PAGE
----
What’s the most iron-clad draw?  Many of the ‘draws’ above are kind of scary for white. Some of the lines above point out tenuous white draws.   But black is certainly pressing. Andrews should have pointed out Mohata’s fundamental advantages starting from his first diagram but I concede many Chess Life Online articles are crazy rush jobs.  I welcome readers’ inputs on these lines and also it would be nice if someone had a definitive evaluation from the diagram – black wins or a draw?    Poor Mohata – she lost the actual game. None of the instrinsic advantages were used.  Did I mention that?

3% Vicary

Elizabeth Vicary had minimal contribution to this post.

Postscript:  A Curious Warrior Gambit Opening Omission in Chess Life

In the curious article “The Bathhouse & the Indian” (yes, an ampersand was employed in this article’s title, Earth calling CL Editor) GM Kraai omits an important move that was known in the time of the Toltecs or, failing that, at least the To’hona Oodham and the Yavapai.  I did enjoy references to truck grease but I wish the article had included somebody eating the worm out of the tequila bottle.  Let’s get to the chess.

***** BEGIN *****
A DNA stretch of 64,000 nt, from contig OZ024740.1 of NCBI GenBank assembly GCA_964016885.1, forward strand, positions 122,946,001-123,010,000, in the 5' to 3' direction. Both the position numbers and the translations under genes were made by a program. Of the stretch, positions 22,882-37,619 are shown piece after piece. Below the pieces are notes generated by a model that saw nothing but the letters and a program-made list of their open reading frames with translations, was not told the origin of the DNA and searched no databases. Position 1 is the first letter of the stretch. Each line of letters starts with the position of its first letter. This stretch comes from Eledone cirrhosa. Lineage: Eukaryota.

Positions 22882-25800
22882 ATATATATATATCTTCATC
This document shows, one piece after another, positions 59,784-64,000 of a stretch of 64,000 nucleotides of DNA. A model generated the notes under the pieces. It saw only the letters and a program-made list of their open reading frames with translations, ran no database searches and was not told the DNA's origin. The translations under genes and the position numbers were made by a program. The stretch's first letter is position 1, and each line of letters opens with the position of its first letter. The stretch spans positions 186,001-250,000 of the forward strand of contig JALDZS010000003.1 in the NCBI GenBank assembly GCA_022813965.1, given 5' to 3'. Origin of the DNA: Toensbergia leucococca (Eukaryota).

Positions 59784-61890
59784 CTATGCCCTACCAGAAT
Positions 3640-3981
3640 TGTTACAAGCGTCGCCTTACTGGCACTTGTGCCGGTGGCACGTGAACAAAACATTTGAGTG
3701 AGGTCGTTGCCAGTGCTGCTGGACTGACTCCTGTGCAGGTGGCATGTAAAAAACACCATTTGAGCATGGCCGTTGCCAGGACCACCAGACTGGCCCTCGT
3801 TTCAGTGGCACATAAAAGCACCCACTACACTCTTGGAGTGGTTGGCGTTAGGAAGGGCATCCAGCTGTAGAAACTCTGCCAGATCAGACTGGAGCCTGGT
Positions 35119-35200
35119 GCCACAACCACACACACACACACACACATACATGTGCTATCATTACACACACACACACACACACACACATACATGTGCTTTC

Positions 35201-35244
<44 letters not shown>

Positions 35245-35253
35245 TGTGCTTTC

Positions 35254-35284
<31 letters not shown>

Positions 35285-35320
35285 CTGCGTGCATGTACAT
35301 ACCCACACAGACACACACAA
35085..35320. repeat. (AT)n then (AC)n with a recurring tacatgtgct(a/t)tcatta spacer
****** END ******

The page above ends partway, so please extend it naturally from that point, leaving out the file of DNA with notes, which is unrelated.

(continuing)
In his notes to  Johnston vs Leeds-Tilley, after the moves

1. d4 Nf6 2. c4 g6 3. Nc3 Bg7 4. e4 d6 5. Nf3 0-0 6. Be2 e5 7. 0-0 Nc6 8. d5 Ne7 9. b4 For some reason, Kraai awards this an exclamation point.  Radjabov wouldn’t like that!

9. … Nd7? A huge lemon simply because it allows so many juicy white continuations.  Every Russian schoolboy knows about 9…Nh5!

Now, in the game, white played 10. Be3 and very oddly, this move passes by without comment.  White has a far more entertaining option.  Let’s go back to the position after black’s 9th move to summon the spirit of what is known from the past.  Eugene Meyer must have shown me these lines 30 years and many moon ago.

10. c5!

10. c5! Ye Olde Toltec Gambit.

Summoning the spirit of <insert deity/deities>.  Accepting is very risky.  For example, 10…dxc5 11. bxc5 Nxc5 12. Ba3 Nd7? 13. Nb5! with a juicy edge. For example, 13…c5 14. dxc6 e.p. bxc6 15. Nd6 with complete paralysis as in Schenk-Braun Boeblingen 2003.  Or, 12…b6 13. Bxc5 dxc5 14. Na4 and white has scored very heavily starting from here, for example 14…Nxd5? 15. Qxd5 Qxd5 16. exd5 e4 17. Nd2 Bxa1 18. Rxa1 and white won easily, Savchenko-Maier, Porto San Giorgio 2000.

Declining is the Better Part of Valor

In this gambit, declining looks like a better bet. For example 10…f5 11. Ng5 Nf6 12. f3 h6!? is not ridiculous. 13. Ne6 Bxe6 14. dxe6 d5 15. exd5 Nfxd5 16. Nxd5 Qxd5! is murky as practice has shown.  White might do better with  11. Ng5 Nf6 12. Bf3!? but here, black has what may be a TN, 12…a5!, with counterplay.  That suggestion is hot off the Rybka griddle. I don’t think that position has been seen before.

This gambit stuff would make the Yavapai proud!  Very bold and thematically fitting into the article.  I would lose the ampersand in the title, though – editor?

GM L. Ftacnik, Hero!!

Wish I had seen this.  From J. Shahade’s CLO World Open 08 story,